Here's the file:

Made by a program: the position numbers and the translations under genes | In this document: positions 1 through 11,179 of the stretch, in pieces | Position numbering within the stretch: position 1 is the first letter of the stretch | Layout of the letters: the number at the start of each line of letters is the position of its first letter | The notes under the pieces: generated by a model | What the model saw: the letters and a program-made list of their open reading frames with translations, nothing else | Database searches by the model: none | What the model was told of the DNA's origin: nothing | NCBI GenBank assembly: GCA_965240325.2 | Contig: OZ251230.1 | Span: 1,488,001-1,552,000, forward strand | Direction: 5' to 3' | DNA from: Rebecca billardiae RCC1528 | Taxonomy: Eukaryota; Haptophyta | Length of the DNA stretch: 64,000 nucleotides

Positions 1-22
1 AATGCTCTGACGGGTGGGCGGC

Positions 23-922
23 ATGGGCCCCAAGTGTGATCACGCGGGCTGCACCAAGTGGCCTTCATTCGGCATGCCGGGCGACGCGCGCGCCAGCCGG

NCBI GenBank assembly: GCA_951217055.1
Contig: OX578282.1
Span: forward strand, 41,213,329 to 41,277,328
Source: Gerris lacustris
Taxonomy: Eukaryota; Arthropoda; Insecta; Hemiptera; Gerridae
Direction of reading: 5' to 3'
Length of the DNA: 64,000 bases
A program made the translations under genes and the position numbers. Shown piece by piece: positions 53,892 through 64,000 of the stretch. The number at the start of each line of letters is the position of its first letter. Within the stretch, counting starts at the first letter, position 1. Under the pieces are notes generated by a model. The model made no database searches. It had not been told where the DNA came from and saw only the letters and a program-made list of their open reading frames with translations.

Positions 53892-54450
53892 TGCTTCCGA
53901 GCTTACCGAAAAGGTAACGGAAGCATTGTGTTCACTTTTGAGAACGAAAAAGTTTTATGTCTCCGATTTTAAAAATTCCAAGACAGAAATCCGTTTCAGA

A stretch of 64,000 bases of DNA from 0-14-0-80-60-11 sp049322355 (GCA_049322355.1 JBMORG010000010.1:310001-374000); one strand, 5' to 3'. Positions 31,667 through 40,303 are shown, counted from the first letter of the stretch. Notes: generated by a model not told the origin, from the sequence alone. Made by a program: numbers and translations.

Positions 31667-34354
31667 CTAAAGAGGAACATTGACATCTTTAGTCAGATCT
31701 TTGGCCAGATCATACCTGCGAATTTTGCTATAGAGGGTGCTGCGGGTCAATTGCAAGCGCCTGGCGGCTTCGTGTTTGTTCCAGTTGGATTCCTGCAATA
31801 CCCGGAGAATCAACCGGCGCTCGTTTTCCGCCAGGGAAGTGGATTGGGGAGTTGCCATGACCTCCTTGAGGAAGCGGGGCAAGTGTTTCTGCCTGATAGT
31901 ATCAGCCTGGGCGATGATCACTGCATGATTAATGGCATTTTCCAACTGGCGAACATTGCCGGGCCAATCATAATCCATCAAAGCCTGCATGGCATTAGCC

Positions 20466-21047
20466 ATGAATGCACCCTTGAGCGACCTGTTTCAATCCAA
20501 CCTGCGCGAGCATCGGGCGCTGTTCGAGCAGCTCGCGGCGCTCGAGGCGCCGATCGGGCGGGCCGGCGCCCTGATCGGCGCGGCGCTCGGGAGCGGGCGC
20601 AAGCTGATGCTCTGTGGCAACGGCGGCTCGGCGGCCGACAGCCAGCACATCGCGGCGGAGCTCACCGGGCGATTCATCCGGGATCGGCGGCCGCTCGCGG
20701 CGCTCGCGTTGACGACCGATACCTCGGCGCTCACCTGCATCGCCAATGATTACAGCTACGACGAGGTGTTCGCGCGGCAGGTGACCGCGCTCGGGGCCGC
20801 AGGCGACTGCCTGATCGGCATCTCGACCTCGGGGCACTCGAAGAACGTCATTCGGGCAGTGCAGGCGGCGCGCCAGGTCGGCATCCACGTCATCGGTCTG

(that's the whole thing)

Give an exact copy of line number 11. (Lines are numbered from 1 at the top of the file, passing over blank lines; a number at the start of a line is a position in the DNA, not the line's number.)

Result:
Direction of reading: 5' to 3'